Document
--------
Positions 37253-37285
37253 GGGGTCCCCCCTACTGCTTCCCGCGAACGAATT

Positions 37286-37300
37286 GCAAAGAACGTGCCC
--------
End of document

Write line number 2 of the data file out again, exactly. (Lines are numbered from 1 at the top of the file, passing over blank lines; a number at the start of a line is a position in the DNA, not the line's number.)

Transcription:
37253 GGGGTCCCCCCTACTGCTTCCCGCGAACGAATT